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3 March 2017 Possibility of transrectal photoacoustic imaging-guided biopsy for detection of prostate cancer
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A transrectral ultrasonography (TRUS) guided prostate biopsy is mandatory for histological diagnosis in patients with an elevated serum prostate-specific antigen (PSA), but its diagnostic accuracy is not satisfactory; therefore, a considerable number of patients are forced to have an unnecessary repeated biopsy.

Photoacoustic (PA) imaging has the ability to visualize the distribution of hemoglobin clearly. Thus, there is the potential to acquire different maps of small vessel networks between cancerous and normal tissue. We developed an original TRUS-type PA probe consisting of a microconvex array transducer with an optical illumination system providing coregistered PA and ultrasound images. The purpose of this study is to demonstrate the clinical possibility of a transrectral PA image.

The prostate biopsy cores obtained by transrectal systemic biopsies under TRUS guidance were stained with HE staining and anti-CD34 antibodies as a marker of the endothelium of the blood vessel in order to find a pattern in the map of a small vessel network, which allows for imaging-based identification of prostate cancer. We analyzed the association of PA signal patterns, the cancer location by a magnetic resonance imaging (MRI) study, and the pathological diagnosis with CD34 stains as a prospective intervention study.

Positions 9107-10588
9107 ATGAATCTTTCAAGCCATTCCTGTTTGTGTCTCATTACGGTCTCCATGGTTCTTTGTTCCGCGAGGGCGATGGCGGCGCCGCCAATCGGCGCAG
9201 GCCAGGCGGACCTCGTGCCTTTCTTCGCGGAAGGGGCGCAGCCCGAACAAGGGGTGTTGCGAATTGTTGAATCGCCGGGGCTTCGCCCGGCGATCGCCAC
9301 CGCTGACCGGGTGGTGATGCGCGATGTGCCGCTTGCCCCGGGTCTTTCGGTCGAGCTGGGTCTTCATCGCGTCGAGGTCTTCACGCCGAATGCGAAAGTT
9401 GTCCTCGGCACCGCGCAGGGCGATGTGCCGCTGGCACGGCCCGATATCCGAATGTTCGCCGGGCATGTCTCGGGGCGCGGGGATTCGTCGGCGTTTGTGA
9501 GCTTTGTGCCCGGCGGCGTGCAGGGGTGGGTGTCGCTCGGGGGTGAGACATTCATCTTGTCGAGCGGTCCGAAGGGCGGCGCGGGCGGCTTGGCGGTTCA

In order to demonstrate the TRUS-merged-with-PA imaging guided targeted biopsy combined with a standard biopsy for capturing the clinically significant tumors, we developed a puncture needle guide attachment for the original TRUS-type PA probe.
© (2017) COPYRIGHT Society of Photo-Optical Instrumentation Engineers (SPIE). Downloading of the abstract is permitted for personal use only.
Miya Ishihara, Masayuki Shinchi M.D., Akio Horiguchi M.D., Hiroshi Shinmoto M.D., Hitoshi Tsuda M.D., Kaku Irisawa, Takatsugu Wada, and Tomohiko Asano M.D. "Possibility of transrectal photoacoustic imaging-guided biopsy for detection of prostate cancer", Proc. SPIE 10064, Photons Plus Ultrasound: Imaging and Sensing 2017, 100642U (3 March 2017);

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